Gold, Jems & Jewellery
There are gold shops selling necklaces and rings on the streets of every town and city in Thailand. The gold on sale is 99.99% pure, which is of a much higher quality than you will find in western countries. Gold is sold by weight and the unit is the Baht, the same name as the currency. One Baht is 15.2 grams. The buying and selling price of gold is quoted in the newspapers such as Bangkok Post on a daily basis and the price in the shops will be very close to this. In addition there will be a small charge for the workmanship, generally only a few hundred Baht, depending on the size and weight of the item.
These shops will quote the buy/sell price, which is often on display, and offer a genuine market as a necklace can be sold for cash, or traded in for an upgrade to a heavier weight at a later date.
Gold shops will often accept credit cards though they may ask for a surcharge of 2-3% as they are generally a cash business.
Gems and Jewelry
Thailand does, in theory, offer bargains on gems and jewelry, it's just that buying them is such a risky proposition that it is not recommended unless you really know what you are doing. If you are planning to purchase, the comments below should help to ensure you are not ripped off when buying:
When reading about the gem scam, it's easy to assume only gullible people get taken in by it. However it is done in such a sophisticated way, with so many seeming coincidences, that a lot of people fall for it even after reading all the warnings. Be aware that the con men are not above dressing in official-looking uniform to try and get your money. Every citizen in Thailand has an ID card, with the details written in Thai. If someone recommending you buy gems from a particular shop tries to show proof that they are from the Tourism Authority of Thailand or some government department, the ID is probably meaningless.
It is not really in the Thai culture for a lone person to approach a stranger or strangers and start a conversation. If 'normal' Thais do just want to talk to tourists, it is almost always done in a group. Therefore if you are approached by a lone individual, particularly one who speaks English well, be very wary. It's also worthwhile looking at what the person talking to you was doing beforehand, as very few people without ulterior motives linger alone outside tourist attractions just hoping for a friendly chat.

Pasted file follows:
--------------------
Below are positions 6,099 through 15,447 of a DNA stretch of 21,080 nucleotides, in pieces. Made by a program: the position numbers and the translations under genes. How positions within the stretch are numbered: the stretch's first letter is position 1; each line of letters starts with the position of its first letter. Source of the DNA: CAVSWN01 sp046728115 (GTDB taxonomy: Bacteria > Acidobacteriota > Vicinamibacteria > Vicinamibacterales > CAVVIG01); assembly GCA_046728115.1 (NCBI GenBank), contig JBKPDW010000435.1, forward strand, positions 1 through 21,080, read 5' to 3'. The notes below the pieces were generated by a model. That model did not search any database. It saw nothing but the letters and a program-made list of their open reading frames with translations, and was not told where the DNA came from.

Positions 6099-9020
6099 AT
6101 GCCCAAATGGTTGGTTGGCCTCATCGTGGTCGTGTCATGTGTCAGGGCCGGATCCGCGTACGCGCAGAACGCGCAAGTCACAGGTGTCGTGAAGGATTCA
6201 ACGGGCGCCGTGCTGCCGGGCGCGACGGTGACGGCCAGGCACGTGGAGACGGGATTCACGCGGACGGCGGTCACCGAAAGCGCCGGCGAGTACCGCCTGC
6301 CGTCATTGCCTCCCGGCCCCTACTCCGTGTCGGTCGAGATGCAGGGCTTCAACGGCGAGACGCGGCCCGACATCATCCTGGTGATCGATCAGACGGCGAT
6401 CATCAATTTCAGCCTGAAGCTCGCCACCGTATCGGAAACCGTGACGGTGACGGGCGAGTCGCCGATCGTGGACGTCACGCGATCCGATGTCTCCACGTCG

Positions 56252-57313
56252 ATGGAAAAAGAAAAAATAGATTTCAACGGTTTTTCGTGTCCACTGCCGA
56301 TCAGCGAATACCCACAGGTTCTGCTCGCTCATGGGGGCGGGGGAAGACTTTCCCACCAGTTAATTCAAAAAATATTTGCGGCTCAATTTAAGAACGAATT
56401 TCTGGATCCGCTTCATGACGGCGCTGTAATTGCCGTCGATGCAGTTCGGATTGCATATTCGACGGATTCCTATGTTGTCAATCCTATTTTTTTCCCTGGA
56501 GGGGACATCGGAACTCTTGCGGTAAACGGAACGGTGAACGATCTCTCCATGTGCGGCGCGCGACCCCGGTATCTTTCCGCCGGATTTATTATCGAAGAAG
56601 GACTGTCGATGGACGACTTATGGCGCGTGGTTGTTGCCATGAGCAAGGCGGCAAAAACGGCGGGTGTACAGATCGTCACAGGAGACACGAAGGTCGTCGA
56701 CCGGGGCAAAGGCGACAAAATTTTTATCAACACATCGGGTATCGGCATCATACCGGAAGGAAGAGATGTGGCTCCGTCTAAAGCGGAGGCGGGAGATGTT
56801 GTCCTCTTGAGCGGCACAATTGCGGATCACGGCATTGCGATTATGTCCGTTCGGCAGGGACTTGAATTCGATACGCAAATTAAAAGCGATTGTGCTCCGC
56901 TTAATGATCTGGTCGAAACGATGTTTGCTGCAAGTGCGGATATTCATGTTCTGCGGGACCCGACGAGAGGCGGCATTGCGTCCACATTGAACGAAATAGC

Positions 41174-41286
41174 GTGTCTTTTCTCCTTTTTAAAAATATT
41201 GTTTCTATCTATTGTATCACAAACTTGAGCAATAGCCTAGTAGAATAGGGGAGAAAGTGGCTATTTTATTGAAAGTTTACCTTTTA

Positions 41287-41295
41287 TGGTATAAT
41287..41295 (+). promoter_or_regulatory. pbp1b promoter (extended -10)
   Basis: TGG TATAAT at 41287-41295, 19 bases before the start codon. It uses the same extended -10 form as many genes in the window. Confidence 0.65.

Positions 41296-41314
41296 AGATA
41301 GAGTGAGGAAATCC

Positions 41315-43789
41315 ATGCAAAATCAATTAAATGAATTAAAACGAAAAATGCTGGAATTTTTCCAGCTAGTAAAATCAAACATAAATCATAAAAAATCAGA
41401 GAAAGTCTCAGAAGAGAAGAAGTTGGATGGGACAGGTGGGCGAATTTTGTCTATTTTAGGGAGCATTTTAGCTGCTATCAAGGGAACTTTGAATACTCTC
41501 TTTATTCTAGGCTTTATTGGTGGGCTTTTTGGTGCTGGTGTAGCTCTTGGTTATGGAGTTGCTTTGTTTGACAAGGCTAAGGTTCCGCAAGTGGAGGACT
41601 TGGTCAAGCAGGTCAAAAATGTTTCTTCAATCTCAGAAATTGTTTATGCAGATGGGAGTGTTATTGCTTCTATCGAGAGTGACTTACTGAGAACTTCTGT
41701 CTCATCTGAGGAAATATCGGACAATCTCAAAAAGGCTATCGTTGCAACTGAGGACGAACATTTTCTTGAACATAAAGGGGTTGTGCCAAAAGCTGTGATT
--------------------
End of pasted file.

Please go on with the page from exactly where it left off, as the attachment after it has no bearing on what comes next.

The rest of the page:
This is basically common sense as few people would talk to strangers on street corners in their home country, but they let their guard down with the relaxed atmosphere in Thailand.
The Thai government and/or the Tourism Authority of Thailand (TAT) does not own, sponsor, promote, endorse or authorize any gems stores in particular, and anyone who tries to tell you otherwise is lying.
It is impossible, even for a qualified gemologist, to tell the difference between genuine gems and a clever cut-glass fake without the proper equipment. If you buy without getting the gems tested independently, you are buying solely on the word of the shop. The National Gem Institute is planning to open booths at shopping malls where the authenticity of gems and jewelry can be verified.
Real gem shops very rarely offer 'sales', and 'one day only' or 'export special' deals are definitely a scam. Never agree to mail gems out of the country, however much the shop may try and persuade you. There is no export duty on gems or jewelry so there is no reason not to take the items with you.
If you are buying gems, you're well advised to simply buy for personal use the ones you like the look of. Buying with the intention of reselling for a profit back home is a recipe for disaster.
If you have been scammed we recommend that you contact the Tourist Police. You may be able to return the gems and get some of your money back. If they have already left the country however, you have little chance.
It's worth buying only from members of the Thai Jewel Fest Club, which is a non-profit organization set up by the TAT, the Thai Gem and Jewelry Traders Association, the police and the government. Members have to abide by a code of practice, which includes the provision of at least 80% refunds up to 45 days after purchase. The members are all reputable vendors and though it is impossible to guarantee there won't be any problems, it is much, much less likely than at a random shop a stranger takes you to.
The Tourism Authority of Thailand has more information and a list of members of the Jewel Fest club.
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